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Device ID plan brewing: Drip, drip, drip

FDA sends labeling to the rescue in aiding with medical device track and trace, safety, and counterfeiting prevention.

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It was 2007 when the FDA Amendments Act was made law, in which Congress ordered FDA to set about making a unique identification system for medical devices. It's a key step in allowing FDA to thoroughly monitor safety of devices after they are in the market.

This is a bigger and more complex prospect than might at first appear, which is no doubt one reason FDA continues to take its time working up the program. The agency has already studied various approaches, started drafting the rules, and held public workshops, to get public input on how best to do this, most recently in September.

Once in place, the system will require device labels to have the identifier, and will require the identifier to stay with the device through the device's distribution and use. Provisions will be made for some devices to have the identifier someplace other than the label, and for some exemptions.

Once device labels feature these unique identifying codes, then FDA will maintain a database of identifying information of devices actually out in the market, though not patient information. Hospitals and other healthcare facilities are going to be central to full implementation of this system, so FDA is asking for their input as part of the process.

FDA's director for devices and radiological health, Dr. Jeff Shuren, told the September workshop that the system would ultimately incorporate unique identification information into health-related databases, including individual patients' health records, which will have a "host of benefits--including post-market surveillance, more efficient device recalls, better reporting and understanding of device related adverse events and product problems, better device-identification registries, and more robust data collection from clinical practice."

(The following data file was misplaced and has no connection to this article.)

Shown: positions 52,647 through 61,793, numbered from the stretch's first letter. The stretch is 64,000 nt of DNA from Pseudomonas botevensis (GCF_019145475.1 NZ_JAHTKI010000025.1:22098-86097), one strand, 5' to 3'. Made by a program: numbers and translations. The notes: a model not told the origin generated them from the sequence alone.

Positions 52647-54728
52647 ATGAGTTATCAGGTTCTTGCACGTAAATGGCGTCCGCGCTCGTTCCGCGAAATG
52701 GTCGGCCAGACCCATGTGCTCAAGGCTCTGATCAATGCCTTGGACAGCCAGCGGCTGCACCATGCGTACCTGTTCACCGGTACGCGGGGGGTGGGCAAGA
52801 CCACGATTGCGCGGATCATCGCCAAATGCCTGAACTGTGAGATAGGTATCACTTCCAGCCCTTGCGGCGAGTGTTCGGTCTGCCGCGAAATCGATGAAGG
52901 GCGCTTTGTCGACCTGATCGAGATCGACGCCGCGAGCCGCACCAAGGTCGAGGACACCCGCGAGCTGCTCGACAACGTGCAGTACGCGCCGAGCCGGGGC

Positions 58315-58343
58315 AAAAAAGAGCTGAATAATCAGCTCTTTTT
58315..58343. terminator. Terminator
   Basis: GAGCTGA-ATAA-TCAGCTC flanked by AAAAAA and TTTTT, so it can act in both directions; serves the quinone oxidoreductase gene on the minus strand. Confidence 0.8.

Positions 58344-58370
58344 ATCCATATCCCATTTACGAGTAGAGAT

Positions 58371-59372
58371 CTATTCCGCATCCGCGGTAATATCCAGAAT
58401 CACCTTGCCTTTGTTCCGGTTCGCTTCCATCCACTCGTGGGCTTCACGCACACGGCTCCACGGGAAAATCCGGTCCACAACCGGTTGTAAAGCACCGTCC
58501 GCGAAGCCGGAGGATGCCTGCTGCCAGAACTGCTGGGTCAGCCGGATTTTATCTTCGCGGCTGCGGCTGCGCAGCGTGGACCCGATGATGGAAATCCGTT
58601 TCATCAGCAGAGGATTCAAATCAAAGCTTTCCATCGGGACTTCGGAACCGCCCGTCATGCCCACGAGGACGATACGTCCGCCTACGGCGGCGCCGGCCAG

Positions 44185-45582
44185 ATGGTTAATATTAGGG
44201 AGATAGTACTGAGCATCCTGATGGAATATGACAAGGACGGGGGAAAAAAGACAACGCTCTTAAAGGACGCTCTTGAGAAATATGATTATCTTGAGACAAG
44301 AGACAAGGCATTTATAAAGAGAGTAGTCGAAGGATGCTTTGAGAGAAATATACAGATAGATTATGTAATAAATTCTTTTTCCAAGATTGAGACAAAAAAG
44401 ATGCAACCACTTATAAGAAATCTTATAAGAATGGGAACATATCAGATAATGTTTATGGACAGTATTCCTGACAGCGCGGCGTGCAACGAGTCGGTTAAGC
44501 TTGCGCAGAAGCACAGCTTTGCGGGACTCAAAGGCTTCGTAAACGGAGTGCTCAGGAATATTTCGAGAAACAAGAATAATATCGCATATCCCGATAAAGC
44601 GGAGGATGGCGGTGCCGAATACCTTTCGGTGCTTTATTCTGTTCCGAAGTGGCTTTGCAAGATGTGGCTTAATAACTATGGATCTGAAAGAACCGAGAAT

But wait, there's more. Shuren says, "There are also a number of other benefits, including improvements in tracking and tracing, supply chain security, identifying devices for disaster, terror preparation, and device shortages, anti-counterfeiting and diversion, and reducing medical errors."

Shuren talks in terms of "harnessing" the available data to help evaluate product safety and benefits. By contrast, says Shuren, drugs are currently identified with some specificity, via NDC numbers, which makes it easier to evaluate their safety and effectiveness.

The proposed codes will be unique and uniform and will include a lot or serial number if FDA requires it.

The long road to implementing this requirement is still not near its end. FDA has scoped out the future developments this way: The proposed rule is expected this year, then the final rule might be in place a year after that, and Class III devices would need to have unique identifiers probably a year later, two years after that for implementation with Class II products, and Class I two years after that.

Watch for the proposed regulation by year-end. It will answer a lot of questions about the specifics of the planned program and its effects on your business. This much is already clear about this labeling requirement: When it comes to creating useful information, and aiding with track and trace, safety, counterfeit prevention and many other goals, it's packaging, or in this case labeling, to the rescue again.
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